Constructivism and Online Collaborative Group Learning in Higher Education: A Case Study

Constructivism and Online Collaborative Group Learning in Higher Education: A Case Study

Hwee Ling Lim (The Petroleum Institute-Abu Dhabi, UAE) and Fay Sudweeks (Murdoch University, Australia)
DOI: 10.4018/978-1-60566-654-9.ch015
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Abstract

As educators utilize an increasingly wide range of technologies for facilitating interaction between distant learning parties, there are concerns over the ad hoc use of technology in online course design and activities that are not grounded in sound pedagogical frameworks. This chapter presents a case of a hybrid undergraduate course that is shaped by sociocultural constructivist principles. Survey findings on student experiences of online collaborative learning and group work processes in two constructivist-based learning activities are reported. Results reflecting sociocultural constructivist concepts of scaffolding and appropriation of shared knowledge are presented based on student learning experiences during online synchronous tutorials and collaborative team projects. The conclusion discusses the effectiveness of the two course activities in facilitating collaborative group learning and recommendations are offered to enhance overall student experiences of online collaborative-constructivist group learning processes.
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Background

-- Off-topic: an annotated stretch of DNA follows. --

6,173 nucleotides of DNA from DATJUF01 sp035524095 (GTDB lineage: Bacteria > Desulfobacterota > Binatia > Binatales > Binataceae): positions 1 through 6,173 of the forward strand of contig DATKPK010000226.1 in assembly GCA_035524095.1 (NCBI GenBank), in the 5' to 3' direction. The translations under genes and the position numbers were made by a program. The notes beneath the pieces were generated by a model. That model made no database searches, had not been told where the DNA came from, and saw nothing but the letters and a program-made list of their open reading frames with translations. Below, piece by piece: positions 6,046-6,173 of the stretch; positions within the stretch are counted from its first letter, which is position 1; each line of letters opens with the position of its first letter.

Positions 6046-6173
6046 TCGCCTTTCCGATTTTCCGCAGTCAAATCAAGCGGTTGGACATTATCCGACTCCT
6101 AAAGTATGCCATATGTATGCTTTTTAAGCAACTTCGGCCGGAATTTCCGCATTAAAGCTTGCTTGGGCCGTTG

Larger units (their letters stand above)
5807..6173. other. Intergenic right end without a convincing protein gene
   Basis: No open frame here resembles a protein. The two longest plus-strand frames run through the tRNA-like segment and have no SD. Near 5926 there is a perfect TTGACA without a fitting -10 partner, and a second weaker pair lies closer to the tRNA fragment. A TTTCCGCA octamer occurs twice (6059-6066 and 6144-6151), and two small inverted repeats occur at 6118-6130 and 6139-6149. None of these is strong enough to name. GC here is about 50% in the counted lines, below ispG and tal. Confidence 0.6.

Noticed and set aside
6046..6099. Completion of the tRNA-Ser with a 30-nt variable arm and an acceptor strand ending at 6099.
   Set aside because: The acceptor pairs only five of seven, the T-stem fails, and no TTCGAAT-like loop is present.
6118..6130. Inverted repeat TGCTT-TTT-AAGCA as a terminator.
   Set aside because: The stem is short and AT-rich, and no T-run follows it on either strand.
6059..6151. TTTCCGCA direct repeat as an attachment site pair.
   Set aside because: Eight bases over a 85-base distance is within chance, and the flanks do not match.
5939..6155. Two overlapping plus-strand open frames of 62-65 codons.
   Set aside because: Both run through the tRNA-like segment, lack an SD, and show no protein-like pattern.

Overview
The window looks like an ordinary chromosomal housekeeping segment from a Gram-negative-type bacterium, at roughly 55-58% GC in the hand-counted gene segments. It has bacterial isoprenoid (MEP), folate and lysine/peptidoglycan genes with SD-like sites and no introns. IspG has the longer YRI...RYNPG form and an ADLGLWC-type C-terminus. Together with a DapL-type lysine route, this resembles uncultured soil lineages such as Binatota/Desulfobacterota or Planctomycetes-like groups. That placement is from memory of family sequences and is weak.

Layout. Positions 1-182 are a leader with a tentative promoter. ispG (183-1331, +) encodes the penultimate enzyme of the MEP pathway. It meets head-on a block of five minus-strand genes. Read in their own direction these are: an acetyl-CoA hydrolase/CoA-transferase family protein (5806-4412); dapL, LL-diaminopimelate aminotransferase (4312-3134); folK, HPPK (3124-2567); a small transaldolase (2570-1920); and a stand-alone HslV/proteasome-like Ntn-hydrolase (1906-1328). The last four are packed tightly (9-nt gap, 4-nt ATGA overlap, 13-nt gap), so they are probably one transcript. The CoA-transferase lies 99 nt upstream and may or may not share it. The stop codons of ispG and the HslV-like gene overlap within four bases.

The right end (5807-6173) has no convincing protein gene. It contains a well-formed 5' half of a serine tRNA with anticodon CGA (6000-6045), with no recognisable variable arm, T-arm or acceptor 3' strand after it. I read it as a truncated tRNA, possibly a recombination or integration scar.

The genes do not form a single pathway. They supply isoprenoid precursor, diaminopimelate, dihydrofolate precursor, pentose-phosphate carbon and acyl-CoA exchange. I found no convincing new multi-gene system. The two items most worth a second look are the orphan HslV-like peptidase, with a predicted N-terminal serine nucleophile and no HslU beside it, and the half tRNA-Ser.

Although interaction is widely assumed to support learning, distance education literature offers various interpretations of its form and purpose, which are likely to stem from different theoretical beliefs of what constitutes knowledge and learning. This section reviews the philosophical basis of constructivism and discusses the sociocultural constructivist conceptualization of educational interactions in online learning and teaching contexts.

Objectivism and Constructivism

The objectivist view of the basic relationship between the individual and the environment is based on realism, which is “the doctrine that there is an independently existing world of objective reality that has a determinate nature that can be discovered” (Schwandt, 2001, p.176). Moreover, objectivist epistemology claims that knowledge, though produced by individual thought processes, is ultimately determined by real world structures and can be mapped on to learners (Jonassen, Davidson, Collins, Campbell, & Haag, 1995).

In contrast, constructivist philosophy is based on subjectivism, which holds that “all judgments … are nothing but reports of an individual speaker’s feelings, attitudes, and beliefs” (Schwandt, 2001, p.241-emphasis in original). Hence, constructivist epistemology claims that knowledge is a subjective interpretation imposed by the individual on the world. Also, since multiple individual interpretations would lead to multiple realities, no single interpretation is necessarily less valid than another (Jonassen, 1991a). Von Glasersfeld (1995) further argued that this stance is not extended to epistemological nihilism. Essentially, constructivism regards constructed knowledge as dynamic and subject to change when exposed to new perspectives during interaction. The two main schools of thought (radical and sociocultural constructivism) that emerged from this constructivist philosophical basis are explained later in this section.

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